Oh No, The Philippine Retirement System Is Reportedly One Of The Worst In The World

Our country has the fourth lowest overall index value among 37 economies, according to the 2019 Melbourne Mercer Global Pension Index.
PHOTO: PIXABAY

No matter what stage you are in your career, it’s a good idea to think about your retirement plans because no one wants to—or can—work forever. Employers are required by the government to take a portion of their employees’ salary and put it towards their retirement plan. There are also options available for self-employed and non-working individuals.

However, a recent study found that the Philippines has one of the worst retirement systems in the world, according to Rappler. We have the fourth lowest overall index value among 37 economies, according to the 2019 Melbourne Mercer Global Pension Index. At 43.7, the Philippines ranked just above Turkey, Argentina, and Thailand.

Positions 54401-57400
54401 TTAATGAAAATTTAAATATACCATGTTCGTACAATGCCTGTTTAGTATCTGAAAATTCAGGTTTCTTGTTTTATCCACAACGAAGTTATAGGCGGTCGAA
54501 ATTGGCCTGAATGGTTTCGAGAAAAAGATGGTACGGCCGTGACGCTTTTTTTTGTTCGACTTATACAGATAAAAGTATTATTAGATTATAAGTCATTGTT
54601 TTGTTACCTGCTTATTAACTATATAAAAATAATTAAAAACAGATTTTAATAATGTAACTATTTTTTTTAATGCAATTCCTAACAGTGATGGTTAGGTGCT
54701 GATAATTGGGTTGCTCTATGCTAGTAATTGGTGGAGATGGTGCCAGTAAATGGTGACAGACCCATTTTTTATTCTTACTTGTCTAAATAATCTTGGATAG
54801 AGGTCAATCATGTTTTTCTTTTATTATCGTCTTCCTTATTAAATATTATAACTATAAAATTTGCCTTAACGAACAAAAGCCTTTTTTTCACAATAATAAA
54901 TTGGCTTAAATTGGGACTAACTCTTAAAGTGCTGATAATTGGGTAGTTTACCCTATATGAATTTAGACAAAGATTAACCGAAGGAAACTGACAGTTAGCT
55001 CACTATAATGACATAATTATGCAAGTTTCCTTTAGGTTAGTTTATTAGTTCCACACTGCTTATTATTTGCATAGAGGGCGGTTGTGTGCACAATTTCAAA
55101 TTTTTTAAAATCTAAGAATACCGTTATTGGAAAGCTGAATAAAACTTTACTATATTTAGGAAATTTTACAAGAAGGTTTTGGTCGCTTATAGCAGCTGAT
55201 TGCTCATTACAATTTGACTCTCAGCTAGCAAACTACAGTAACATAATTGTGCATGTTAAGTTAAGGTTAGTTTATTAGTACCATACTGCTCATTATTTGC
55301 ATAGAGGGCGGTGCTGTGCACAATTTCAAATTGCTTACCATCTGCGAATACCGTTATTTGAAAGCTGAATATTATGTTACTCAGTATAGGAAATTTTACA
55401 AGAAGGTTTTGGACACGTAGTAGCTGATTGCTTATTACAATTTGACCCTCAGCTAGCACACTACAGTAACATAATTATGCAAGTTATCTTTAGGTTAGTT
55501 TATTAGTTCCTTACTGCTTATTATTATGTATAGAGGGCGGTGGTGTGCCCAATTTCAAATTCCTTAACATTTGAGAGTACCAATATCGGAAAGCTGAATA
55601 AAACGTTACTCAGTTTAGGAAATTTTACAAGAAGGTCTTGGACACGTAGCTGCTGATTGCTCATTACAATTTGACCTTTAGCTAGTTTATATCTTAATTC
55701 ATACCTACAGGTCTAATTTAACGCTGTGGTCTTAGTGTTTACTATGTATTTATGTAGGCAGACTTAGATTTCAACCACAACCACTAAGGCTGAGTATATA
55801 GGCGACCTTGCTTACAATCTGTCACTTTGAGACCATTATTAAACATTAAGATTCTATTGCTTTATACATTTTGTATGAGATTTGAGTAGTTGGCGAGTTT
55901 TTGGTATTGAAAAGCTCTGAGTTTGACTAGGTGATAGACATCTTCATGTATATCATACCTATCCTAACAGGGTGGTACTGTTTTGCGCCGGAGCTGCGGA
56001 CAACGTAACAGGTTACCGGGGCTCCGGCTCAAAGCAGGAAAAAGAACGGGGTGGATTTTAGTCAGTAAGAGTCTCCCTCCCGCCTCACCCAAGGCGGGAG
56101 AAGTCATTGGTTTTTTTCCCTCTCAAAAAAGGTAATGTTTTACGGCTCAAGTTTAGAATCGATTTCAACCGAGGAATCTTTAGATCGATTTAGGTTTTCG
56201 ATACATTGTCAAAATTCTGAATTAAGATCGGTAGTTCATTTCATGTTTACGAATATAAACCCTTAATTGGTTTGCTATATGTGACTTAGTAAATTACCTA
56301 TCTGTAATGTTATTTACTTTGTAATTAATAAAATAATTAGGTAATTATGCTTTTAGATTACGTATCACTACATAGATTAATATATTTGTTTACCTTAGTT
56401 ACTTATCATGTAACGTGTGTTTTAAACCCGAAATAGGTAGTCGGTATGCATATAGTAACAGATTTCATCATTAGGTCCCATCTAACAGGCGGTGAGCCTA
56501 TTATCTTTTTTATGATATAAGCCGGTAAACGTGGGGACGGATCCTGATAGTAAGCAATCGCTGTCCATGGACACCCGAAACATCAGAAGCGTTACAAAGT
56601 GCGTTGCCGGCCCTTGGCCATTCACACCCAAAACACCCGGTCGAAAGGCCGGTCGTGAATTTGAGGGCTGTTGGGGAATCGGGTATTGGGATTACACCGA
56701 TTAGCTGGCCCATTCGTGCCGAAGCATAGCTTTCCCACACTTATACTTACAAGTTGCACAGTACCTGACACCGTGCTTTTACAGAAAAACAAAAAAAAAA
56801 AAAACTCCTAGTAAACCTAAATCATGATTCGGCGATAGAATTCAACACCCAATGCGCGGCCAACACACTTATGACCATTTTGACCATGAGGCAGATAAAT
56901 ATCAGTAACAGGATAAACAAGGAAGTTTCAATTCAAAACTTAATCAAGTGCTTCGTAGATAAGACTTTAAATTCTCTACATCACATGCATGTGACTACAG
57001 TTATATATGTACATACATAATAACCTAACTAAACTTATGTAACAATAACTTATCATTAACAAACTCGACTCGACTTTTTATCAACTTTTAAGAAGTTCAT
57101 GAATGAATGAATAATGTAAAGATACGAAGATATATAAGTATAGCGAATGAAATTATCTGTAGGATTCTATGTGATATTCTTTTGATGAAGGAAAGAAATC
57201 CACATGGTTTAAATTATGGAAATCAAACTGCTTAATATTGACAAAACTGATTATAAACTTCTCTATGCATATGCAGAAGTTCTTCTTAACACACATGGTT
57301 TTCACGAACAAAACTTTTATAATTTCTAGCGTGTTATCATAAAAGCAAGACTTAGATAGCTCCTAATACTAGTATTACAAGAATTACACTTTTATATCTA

The study considered a variety of factors. The Philippines ranked the lowest in terms of integrity, which included “regulation and governance, protection and communication for members, [and] operating cost,” according to Rappler.

In terms of adequacy, the Philippines was the third lowest on the list. This sub index included benefits for the poor and the efficiency features of the pension system.

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On the other hand, the country made it to the top 15 in terms of “level of funding, length of expected retirement, labor force participation rate of the older population, and the current level of government debt and economic growth.”

The study’s recommendations? “The Philippines can consider increasing the minimum level of support for the poorest aged individuals and widening coverage of employees,” said Mercer Philippines wealth leader Harold Tan in a Business Mirror report. “It can also look into setting aside funds in the public system for the future and introducing options for retirement plan proceeds to be preserved for retirement purposes.”

Overall, the top economies in the study were the Netherlands (81 overall index value), Denmark (80.3), and Australia (75.3).

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